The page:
RESULTS As shown in Fig. 2, immediately behind the leading front edge of a locomoting PMN is a uniformly clear, gray zone (zone A) devoid of granules or other organelles, which probably is a region of actin gel. Immediately behind this clear zone is a short section (zone B) in which many granules undergo rapid, Brownian motions, suggesting that this region is quite fluid. The rear portion of the cell (zone C), containing the nucleus and organelles, shows little internal motion as the cell moves forward; it appears to be passively pulled forward due to the contraction of a cortical layer or of the bulk of the cytoplasm. The three zones are generally clearly discernible and tend to maintain their relative proportions as the cell moves forward. The total length of the cell is constant within a few percent as the cell moves. A sequence of photographs taken at different stages of the active motion of a PMN entering a micropipette is shown in Fig. 3. When no pressure difference is applied across the cell, it moves steadily forward with an average velocity of about 0.33 im/is, although the velocity is not constant. When a positive counter-pressure is applied during this forward movement, the cell slows down. A sample record for a single cell is shown in Fig. 4. With increasing levels of counter-pressure, the velocity of cell motion decreases. At a counter-pressure of about 17 cm H20, the cell velocity drops to zero and even moves backward

0006-3495/92/12/1663/04 $2.00 0006-3495/92/12/1663/04 $200





-*2mm4 -l: 3.5mm



1.3mm ID

FIGURE 1 Schematic cross-section of the micropipette with the 26gage needle containing fMLP. The dimensions are indicated in mm, but the drawing is not to scale.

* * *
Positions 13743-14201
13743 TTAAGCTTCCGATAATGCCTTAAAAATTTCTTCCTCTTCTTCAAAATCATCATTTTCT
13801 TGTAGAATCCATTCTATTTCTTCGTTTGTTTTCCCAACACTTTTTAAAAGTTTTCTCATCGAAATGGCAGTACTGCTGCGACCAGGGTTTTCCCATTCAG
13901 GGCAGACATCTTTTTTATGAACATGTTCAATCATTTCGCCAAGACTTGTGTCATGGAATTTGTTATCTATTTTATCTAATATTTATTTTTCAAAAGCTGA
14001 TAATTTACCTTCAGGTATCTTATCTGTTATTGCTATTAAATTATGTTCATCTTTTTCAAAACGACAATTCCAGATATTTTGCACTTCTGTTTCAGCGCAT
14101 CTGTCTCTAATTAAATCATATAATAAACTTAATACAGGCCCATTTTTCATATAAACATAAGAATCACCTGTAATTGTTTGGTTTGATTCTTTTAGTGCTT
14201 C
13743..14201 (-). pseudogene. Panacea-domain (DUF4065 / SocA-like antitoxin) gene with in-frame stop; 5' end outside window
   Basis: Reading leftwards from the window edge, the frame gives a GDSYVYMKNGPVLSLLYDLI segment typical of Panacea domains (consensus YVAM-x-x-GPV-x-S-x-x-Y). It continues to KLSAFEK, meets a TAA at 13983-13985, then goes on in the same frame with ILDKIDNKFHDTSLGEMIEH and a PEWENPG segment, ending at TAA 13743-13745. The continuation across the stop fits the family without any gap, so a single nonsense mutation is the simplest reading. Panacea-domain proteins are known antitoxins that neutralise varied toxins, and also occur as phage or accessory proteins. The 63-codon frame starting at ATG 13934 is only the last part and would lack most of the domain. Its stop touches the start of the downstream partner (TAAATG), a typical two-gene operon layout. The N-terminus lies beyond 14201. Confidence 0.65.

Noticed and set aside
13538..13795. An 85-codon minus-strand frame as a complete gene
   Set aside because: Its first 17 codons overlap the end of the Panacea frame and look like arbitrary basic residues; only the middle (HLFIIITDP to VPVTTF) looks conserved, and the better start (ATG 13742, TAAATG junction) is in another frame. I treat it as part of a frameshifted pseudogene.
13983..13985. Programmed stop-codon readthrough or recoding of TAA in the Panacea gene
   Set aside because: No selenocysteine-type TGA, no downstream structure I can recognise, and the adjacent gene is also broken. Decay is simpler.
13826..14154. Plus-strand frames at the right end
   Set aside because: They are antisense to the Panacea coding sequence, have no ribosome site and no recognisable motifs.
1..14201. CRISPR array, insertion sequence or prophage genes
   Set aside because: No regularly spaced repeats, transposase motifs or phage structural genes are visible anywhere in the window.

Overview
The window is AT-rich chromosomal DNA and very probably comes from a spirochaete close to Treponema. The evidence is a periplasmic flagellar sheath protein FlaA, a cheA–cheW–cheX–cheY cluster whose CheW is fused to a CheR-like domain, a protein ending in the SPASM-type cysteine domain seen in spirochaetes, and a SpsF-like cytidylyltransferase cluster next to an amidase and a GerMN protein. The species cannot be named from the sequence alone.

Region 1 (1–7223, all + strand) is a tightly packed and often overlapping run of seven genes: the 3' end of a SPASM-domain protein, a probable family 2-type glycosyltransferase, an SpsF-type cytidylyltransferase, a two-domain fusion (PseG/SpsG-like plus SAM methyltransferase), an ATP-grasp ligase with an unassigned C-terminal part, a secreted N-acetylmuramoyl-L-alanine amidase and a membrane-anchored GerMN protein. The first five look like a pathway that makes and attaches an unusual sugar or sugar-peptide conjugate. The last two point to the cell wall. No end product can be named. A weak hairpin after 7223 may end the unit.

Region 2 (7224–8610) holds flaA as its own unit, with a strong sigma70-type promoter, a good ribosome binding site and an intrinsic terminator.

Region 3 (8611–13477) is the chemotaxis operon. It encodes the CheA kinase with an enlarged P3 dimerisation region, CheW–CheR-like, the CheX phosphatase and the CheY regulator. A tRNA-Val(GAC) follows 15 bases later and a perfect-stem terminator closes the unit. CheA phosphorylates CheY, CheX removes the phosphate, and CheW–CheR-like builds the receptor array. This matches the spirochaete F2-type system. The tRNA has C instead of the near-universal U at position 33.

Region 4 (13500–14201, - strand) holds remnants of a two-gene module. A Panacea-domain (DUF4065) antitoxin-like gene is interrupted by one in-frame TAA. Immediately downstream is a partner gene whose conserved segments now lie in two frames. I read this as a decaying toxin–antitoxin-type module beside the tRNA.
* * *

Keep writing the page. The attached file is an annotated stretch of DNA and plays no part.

with a bulging of its rear end. Similar results were obtained in 12 other cells. In some cases, the front end of the cell may remain adherent to the pipette wall, while the rest of the cell is elongated toward the rear in response to the counter-pressure such that the cell no longer fills the lumen. Therefore, the retreat process is not symmetrical to the advancement. The effects of counter-pressure on the cell velocity of 12 PMNs are summarized in Fig. 5. The PMN's velocity decreases lin-

early with increasing counter-pressure, and drops to zero at a counter-pressure of about 17 cm H20. These results indicate that the cell motile apparatus can generate a positive, forward thrusting pressure of at least 17 cm H20. Since the cell fills the lumen of the pipette at the level of optical microscopic resolution, the total force that the cell can generate is at least this pressure times the cross-sectional area of the pipette, yielding a value of -0.003 dyn. It is interesting to note that the rate ofwork done by the cell (force velocity) is maximum at the midpoint of the pressure-velocity line (7.5 cm H20, 0.17 ,um/s) shown in Fig. 5. This maximum work rate is about 2.5 X 10-8 erg/s. DISCUSSION It is well established that most non-muscle cells have some ability to contract (e.g., in cell division). Harris et al. ( 1980) have demonstrated the wrinkling of an elastic substrate by cell contraction and derived an estimate of the contraction force of0.001 dyn per,um of the advancing margin of a chick heart fibroblast. For a nominal width of 5 ,um, this would yield a total force of 0.005 dyn. The thrusting forces measured in the present experiments are of a similar order of magnitude. Felder and